select * from {;Artist}@P{X}.{;Sculpture}@Q{Y}.@R{Z}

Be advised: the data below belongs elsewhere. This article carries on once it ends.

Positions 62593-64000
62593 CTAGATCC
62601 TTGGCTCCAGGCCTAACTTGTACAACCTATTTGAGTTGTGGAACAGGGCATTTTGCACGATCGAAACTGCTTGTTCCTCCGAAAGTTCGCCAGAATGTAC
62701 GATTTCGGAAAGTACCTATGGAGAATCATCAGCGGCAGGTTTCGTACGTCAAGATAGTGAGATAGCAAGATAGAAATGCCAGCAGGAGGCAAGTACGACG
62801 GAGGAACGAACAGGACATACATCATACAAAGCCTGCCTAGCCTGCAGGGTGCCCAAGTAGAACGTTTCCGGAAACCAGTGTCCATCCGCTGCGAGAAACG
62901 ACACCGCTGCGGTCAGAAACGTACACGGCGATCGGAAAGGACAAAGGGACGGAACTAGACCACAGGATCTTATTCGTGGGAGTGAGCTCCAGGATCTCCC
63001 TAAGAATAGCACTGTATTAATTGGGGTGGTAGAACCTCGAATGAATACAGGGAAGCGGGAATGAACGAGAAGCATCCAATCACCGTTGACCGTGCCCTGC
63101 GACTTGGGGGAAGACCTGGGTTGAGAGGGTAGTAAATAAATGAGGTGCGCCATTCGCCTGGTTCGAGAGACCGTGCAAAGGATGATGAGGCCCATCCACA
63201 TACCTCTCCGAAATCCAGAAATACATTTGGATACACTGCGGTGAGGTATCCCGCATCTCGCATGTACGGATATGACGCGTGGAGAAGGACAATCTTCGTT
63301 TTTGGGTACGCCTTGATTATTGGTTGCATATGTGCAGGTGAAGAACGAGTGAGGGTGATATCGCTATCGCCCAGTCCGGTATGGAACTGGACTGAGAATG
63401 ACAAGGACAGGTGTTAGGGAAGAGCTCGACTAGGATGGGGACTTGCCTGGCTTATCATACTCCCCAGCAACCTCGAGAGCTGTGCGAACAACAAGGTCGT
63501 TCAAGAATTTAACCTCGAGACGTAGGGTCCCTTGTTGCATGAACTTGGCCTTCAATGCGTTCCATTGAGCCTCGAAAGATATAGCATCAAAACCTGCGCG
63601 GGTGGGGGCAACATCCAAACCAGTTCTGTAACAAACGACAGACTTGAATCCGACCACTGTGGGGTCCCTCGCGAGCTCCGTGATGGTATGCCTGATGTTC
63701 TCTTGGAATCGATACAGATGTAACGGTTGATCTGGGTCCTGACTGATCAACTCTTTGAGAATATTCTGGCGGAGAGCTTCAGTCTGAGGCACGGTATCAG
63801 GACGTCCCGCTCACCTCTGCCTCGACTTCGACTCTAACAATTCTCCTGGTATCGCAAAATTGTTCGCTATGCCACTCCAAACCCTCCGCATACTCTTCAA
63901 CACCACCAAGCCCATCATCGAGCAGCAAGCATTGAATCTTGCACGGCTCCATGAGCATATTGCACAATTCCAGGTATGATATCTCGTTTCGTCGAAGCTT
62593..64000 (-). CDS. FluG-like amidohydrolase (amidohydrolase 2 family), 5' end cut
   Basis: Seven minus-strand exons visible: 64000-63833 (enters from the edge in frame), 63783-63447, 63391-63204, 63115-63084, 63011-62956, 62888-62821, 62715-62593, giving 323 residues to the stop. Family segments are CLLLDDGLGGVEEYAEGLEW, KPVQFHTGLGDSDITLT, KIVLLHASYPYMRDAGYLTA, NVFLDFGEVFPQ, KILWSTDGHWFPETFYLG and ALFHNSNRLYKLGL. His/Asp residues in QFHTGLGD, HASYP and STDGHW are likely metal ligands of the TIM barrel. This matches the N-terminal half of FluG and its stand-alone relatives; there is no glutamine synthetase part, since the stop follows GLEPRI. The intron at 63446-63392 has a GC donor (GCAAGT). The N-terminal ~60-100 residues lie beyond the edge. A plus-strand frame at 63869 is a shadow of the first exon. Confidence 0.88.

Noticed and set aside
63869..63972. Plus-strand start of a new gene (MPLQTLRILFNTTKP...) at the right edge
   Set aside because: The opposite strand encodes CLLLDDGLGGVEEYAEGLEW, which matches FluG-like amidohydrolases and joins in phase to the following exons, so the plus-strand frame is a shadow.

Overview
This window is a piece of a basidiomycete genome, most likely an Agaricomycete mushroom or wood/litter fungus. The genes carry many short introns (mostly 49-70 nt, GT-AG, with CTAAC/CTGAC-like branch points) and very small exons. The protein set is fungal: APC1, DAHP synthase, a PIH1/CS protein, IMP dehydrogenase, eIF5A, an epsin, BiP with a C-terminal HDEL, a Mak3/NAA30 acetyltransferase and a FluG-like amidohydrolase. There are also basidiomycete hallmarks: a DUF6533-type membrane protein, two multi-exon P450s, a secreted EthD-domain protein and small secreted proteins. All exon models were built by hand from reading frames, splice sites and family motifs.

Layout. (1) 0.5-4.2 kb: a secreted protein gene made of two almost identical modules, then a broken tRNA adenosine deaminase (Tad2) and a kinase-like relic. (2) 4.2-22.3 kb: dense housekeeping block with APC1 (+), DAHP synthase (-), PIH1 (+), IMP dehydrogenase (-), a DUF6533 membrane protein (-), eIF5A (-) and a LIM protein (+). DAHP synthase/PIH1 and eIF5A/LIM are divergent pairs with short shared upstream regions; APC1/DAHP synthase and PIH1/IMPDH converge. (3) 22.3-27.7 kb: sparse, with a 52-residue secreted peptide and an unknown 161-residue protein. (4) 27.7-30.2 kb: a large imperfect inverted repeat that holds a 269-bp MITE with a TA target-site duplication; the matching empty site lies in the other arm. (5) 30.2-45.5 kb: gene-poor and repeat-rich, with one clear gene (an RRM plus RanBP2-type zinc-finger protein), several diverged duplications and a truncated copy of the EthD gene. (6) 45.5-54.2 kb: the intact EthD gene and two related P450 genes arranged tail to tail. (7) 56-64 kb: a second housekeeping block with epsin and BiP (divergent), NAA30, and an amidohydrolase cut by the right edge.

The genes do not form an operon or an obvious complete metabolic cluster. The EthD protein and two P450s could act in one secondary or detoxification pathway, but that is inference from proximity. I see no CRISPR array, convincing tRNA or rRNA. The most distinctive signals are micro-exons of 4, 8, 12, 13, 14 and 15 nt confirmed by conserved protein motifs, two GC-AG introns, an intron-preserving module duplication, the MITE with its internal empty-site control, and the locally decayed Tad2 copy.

finds all data paths that traverse the class hierarchies Artist and Sculpture , containing three schema properties, one for each property variable (@variable).  However, we notice that the query requires that a property variable be added for every edge in the required path. That is, the user is required to have some idea of at least the structure e.g. length, of the relationship. One approach that some of these systems offer to alleviate this problem is that they provide mechanisms for browsing or querying schemas to allow users to get the information they need.  While this may be a reasonable requirement when querying specific domains with a few schemas involved, on the Semantic Web, many schemas may be involved in a query, and requiring a user to browse them all would be a daunting task for the user. In fact, in some cases, such information may not be available to all users (e.g., classified information) even though the data may be used indirectly to answer queries. Furthermore, browsing schemas do not always give the complete picture, especially in the case of RDFS schemas, because, entities may belong to different schemas, creating links between entities that are not obvious from just looking at the schemas. For example in Figure 1, the relationship paints.exhibited.title connecting &r1 to “Reina Soifa Museum”, is not apparent by just looking at either schema.